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Chester the AI Radiology Assistant is a web-based system for diagnosing chest X-ray images. The free to use tool allows users to upload an X-ray within their web browser to receive a diagnosis on 14 diseases, such as pneumonia and emphysema. The AI was trained using data from the NIH Clinical Center, which in 2017 released over 100,000 anonymized chest x-ray images and their corresponding data to the scientific community.

Chester is a prototype that was created to show the potential of deep learning and the value of open data. While it certainly achieved those objectives, it contains two other powerful takeaways for you:

Power with privacy. Consumers have woken up that many of their magical technological superpowers almost always come at a cost: privacy. Today, every business that leverages customer data (all of you, right?) contends with the challenge of data security. The stakes are particularly high in financial services (see yesterday’s look at the Apple Card) and healthcare. Chester’s bold solution? The processing of the patient data occurs locally within the browser. It isn’t transmitted to a remote server and therefore vulnerable to interception. US CEOs, who are more worried about cybersecurity than a recession, take note: if you don’t collect the customer data, it can’t be stolen, and your name won’t be trending on Twitter! Are you investing time and resources in protecting against a threat of your own making? Can you offer data-powered benefits without capturing data? A riddle worth solving!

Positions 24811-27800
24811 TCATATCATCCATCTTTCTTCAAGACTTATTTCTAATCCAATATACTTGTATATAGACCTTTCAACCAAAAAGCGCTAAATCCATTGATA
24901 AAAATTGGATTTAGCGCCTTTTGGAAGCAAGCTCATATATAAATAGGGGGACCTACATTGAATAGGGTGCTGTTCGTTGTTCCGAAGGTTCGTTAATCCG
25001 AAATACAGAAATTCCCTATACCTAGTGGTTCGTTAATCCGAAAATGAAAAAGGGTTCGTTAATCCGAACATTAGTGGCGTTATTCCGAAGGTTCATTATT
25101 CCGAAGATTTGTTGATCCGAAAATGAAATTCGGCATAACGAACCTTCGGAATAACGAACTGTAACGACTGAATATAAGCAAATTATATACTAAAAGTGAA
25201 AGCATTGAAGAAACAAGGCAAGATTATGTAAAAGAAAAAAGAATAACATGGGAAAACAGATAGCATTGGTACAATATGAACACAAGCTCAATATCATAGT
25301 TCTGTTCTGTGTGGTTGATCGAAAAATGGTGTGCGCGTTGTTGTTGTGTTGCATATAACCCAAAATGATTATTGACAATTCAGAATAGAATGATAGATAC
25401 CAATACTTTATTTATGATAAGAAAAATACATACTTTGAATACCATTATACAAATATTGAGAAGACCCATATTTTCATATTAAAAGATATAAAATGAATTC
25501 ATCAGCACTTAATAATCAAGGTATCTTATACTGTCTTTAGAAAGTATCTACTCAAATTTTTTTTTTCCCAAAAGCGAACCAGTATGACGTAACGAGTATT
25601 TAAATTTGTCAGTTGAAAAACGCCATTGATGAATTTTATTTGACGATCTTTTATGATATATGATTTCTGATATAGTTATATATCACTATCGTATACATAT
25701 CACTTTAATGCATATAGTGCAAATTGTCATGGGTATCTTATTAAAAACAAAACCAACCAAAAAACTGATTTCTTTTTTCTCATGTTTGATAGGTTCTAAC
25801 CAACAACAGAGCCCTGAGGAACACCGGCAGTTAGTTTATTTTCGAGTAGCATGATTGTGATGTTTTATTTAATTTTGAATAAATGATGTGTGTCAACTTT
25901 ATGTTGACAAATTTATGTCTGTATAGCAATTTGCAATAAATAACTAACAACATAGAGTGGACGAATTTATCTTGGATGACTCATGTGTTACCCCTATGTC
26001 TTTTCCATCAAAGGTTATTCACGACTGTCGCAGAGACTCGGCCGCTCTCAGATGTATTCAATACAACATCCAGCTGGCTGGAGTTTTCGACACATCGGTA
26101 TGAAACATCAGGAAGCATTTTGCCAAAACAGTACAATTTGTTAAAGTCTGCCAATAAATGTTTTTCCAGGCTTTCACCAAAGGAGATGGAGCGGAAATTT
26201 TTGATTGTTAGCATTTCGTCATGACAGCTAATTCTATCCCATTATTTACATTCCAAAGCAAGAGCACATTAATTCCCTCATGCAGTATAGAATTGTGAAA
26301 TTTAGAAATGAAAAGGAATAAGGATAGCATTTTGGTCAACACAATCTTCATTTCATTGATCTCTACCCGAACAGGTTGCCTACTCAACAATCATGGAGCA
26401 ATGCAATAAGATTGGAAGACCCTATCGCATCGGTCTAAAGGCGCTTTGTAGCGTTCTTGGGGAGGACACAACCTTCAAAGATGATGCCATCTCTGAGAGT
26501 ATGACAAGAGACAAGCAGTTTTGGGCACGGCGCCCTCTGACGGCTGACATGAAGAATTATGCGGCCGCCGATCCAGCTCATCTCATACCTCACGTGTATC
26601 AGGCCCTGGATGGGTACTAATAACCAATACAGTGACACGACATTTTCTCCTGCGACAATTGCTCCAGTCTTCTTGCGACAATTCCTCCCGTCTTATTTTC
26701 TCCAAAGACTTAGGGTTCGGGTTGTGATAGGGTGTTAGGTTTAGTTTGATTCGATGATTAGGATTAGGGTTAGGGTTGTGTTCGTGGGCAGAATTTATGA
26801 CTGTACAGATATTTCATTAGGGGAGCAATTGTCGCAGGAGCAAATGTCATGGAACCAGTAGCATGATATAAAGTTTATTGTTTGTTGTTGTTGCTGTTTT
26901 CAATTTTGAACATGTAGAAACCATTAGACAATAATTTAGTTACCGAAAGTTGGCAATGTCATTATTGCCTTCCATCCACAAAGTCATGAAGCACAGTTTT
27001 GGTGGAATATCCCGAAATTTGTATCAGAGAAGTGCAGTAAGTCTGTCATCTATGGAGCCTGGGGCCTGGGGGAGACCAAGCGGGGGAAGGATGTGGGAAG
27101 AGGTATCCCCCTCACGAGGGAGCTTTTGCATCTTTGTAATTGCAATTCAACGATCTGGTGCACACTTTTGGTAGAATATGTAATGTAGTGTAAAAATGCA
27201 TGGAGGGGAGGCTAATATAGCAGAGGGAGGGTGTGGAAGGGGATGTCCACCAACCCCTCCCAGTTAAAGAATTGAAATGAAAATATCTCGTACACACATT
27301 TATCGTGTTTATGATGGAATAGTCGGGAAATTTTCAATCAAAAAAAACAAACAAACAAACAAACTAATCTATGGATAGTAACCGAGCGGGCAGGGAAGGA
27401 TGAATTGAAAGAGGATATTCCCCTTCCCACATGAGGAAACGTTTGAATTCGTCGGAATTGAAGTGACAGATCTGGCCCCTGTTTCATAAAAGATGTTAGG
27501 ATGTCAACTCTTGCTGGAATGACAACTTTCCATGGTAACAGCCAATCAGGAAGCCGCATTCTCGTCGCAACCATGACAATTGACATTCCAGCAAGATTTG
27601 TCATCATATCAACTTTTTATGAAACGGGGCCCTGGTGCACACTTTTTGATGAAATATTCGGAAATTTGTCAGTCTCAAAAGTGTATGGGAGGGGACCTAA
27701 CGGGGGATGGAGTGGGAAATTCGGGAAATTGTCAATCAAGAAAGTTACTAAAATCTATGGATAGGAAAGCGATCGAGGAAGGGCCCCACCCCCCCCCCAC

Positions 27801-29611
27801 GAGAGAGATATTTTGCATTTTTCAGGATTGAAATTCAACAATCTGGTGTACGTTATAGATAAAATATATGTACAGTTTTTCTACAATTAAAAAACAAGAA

Access for all (no, really). AI-powered radiology has been on the cards for some time - IBM, for one, was demoing Watson’s capabilities back in 2016. What’s truly inspiring about this initiative, is the creators of Chester made a working example of how AI can boost access and outcomes for billions of people around the world. Today, there’s no shortage of Millennial pink DTC healthcare startups claiming ‘accessibility’ is their purpose. Peel back the cutesy branding and it’s usually ‘accessibility for those who can afford it.’ Chester’s creators didn’t make some grand statement. They got to work. They built a tool. It’s free. It works (with 80% accuracy). All you need is a smartphone. Don’t claim to be ‘disruptive’ if all you’re doing is serving the already well-served. Blow open the f*cking doors! PS. I only just spotted that ‘Chester’ is a pun, and a very good one, too.

 
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